Fairy Tales and its link to misogyny

We need to talk about fairy tales. The cute stories that parents used to tell their children before bedtime. When the princess is being saved by the prince while silently enduring humiliation by her stepmother and the stepsister (Cinderella), or while the princess is waiting in the castle for her prince to save her, with her hair growing so long as for him to be able to climb the castle (Rapunzel).

Actually, why don’t we talk about Snow White – the beautiful princess that is being poised by her stepmother until a prince finds her in a casket and decides to take her with him?

Isn’t it romantic to dwell in these beautiful fairy tales? But hold on… all that these women were doing was waiting around to be saved. What values did they actually teach young children? I mean both boys and girls, but especially to the little girls who learn that all they need to be do is sit pretty and wait.

At this point, in retrospective, I am happy my mother has read different stories to me, because many of them (not all, see Mulan or Pocahontas for example), I found to be pretty boring. I asked my mom why these princesses are just lying around, or why they would not walk away from their stepmother when she is treating them badly. I grew up with stories of TKKG, a club of young detectives solving crime cases, where I was admiring Gabi for being part of that smart club. I grew up with Benjamin, an elephant in town ho has cool friends like “Carla Columna”, a journalist always on the right spot at the right time. I am a 90s kid and grew up with princess Fantaghiro who I found to be heroic! Active, beautiful, brilliant, a warrior, a lover. She was the embodiment of who I would went to be when I grew up. Good for me and all the others who grew up with cool role models.

But many generations grew up with different role models.

Generation over generation has read and listened to stories of princesses sleeping for hundreds of years, of old and evil witches or stepmothers dwelling in jealousy. Of princesses waiting to be saved by a prince. This had been the perception of whats normal storytelling. What do children learn from that?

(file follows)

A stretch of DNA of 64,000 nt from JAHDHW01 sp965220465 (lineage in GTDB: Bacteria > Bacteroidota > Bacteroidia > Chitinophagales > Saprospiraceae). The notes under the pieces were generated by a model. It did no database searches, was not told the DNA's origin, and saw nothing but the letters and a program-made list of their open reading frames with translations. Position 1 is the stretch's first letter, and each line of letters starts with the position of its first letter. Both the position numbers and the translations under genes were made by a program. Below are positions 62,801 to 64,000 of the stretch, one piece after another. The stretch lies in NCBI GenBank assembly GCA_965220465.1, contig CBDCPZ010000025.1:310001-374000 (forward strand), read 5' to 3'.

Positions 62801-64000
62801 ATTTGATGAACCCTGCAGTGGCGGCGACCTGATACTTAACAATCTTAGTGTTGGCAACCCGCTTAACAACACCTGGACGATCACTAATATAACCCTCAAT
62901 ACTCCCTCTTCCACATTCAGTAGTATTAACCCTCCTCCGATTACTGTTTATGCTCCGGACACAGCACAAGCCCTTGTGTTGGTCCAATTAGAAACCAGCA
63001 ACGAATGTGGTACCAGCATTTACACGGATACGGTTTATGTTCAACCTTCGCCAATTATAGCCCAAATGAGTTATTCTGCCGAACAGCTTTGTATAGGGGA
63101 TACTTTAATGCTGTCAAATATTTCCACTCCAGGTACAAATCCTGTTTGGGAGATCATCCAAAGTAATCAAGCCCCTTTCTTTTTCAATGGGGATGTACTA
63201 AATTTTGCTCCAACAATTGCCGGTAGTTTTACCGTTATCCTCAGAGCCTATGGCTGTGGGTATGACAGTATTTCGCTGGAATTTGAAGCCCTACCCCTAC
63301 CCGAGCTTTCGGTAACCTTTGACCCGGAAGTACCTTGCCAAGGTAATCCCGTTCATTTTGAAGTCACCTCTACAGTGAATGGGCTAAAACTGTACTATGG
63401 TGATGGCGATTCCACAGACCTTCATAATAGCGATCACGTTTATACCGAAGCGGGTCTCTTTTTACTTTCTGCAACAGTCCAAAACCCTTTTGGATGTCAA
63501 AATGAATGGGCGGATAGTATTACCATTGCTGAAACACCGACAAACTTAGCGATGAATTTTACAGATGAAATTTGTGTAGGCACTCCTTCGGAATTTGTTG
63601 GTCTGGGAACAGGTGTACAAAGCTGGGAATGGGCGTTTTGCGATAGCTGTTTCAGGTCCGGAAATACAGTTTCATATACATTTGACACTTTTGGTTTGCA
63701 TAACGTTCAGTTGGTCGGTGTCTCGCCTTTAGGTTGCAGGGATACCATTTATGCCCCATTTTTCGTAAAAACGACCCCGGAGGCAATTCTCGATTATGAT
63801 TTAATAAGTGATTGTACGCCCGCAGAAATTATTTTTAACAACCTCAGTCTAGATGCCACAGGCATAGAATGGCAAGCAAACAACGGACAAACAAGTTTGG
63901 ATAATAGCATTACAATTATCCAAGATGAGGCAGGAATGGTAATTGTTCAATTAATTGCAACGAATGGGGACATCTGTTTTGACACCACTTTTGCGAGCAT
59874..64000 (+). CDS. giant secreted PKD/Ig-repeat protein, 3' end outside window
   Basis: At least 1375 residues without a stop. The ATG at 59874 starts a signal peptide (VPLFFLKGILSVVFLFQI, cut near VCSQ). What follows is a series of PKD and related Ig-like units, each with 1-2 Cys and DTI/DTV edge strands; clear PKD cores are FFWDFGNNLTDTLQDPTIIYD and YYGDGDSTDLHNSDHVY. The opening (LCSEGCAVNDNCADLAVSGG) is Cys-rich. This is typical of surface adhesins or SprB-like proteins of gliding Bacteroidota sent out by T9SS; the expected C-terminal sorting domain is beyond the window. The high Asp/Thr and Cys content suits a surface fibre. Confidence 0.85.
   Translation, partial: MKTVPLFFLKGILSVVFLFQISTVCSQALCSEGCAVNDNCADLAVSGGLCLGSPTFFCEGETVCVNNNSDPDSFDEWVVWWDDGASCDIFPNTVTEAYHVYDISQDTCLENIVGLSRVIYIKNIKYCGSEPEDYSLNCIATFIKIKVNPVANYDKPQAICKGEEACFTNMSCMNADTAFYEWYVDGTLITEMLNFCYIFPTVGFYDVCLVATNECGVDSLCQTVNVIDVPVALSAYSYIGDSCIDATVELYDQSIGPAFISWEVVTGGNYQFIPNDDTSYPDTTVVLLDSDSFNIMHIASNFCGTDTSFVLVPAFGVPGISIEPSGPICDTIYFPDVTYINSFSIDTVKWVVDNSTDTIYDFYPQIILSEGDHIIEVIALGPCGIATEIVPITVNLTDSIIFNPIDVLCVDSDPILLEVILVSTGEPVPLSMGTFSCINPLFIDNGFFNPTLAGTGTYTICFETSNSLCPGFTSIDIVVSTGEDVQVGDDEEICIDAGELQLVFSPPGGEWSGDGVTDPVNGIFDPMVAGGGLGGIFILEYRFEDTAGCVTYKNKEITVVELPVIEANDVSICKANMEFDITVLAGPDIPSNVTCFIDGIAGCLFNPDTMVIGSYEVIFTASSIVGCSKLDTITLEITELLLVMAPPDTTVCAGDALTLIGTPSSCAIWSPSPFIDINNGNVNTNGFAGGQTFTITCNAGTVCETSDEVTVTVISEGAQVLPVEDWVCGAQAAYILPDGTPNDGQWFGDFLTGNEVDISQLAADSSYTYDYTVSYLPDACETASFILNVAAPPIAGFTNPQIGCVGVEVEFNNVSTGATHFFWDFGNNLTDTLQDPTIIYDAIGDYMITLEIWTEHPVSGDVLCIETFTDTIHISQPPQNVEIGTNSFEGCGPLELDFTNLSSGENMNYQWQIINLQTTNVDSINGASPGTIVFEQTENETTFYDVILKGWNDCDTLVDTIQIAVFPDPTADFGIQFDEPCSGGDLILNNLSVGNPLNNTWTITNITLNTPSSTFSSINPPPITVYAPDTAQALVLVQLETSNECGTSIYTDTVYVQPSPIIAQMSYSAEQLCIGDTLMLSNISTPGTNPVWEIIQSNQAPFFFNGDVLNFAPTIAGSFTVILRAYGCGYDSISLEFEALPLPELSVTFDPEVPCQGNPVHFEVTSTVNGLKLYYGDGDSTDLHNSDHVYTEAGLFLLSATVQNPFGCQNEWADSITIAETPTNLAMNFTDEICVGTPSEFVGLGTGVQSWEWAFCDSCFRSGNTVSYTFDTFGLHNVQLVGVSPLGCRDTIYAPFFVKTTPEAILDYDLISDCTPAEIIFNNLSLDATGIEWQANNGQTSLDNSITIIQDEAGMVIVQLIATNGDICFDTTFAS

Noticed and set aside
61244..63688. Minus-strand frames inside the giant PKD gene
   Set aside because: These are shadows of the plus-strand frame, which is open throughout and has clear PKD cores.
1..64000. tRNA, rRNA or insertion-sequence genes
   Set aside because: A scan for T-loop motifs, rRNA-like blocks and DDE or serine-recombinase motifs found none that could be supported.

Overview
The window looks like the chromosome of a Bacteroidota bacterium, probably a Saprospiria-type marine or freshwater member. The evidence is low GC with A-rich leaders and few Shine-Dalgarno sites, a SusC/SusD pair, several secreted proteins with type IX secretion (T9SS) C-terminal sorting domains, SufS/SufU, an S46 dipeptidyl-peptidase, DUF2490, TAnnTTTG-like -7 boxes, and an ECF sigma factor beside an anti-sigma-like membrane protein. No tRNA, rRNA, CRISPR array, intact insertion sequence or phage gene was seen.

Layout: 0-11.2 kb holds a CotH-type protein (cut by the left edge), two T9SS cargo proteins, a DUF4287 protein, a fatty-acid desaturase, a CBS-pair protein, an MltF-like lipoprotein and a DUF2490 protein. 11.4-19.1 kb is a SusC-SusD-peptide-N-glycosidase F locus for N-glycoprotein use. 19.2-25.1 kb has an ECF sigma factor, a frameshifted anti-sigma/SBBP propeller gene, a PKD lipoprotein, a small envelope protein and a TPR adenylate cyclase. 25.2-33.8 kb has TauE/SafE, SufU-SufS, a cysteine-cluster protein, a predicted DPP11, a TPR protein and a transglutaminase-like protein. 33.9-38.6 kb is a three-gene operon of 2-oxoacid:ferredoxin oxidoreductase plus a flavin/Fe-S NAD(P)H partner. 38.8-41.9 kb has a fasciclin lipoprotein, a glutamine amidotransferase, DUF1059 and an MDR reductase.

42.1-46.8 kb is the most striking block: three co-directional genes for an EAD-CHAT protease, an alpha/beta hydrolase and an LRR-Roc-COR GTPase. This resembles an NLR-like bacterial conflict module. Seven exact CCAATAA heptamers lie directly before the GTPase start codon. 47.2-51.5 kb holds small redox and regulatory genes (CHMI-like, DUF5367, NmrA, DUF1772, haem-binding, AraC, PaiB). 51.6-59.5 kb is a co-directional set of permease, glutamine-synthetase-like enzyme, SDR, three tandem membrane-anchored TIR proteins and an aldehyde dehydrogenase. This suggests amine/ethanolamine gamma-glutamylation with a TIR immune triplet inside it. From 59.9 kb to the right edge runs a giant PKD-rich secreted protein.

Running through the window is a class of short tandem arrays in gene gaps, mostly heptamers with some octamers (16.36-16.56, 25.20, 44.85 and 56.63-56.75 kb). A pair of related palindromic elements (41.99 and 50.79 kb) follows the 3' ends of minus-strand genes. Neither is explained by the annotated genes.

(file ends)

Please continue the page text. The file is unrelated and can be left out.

Symbolism in Fairy Tales and Folklore

Besides the virtues of the main female character, that often is beauty only, many fairy tales have the following symbols:

Misogyny and the witch

The witch is famous! She is old, hiding in the woods eating children or out to curse the beautiful girl/princess. Witches are the ultimate symbol – not only in folklore but in history itself- of the oppression through vilification of women. Women had been accused of being witches and burned en masse. Especially vulnerable were those elderly and independent. Living alone, maybe even well versed with herb remedy.

The witch hunts were an attack on women. An attack on women’s independence that did not only persist in the medieval times but persisted even way after, arguably until today, not only in folklore. As I said before, she always happens to be old and ugly.

What is so problematic about it is that it gives the message that old ladies become evil and undesirable. It is fatal for women as it leaves the subliminal message of women having to preserve their youth in order not to be dismissed into the wild, turning into the ugly old witch.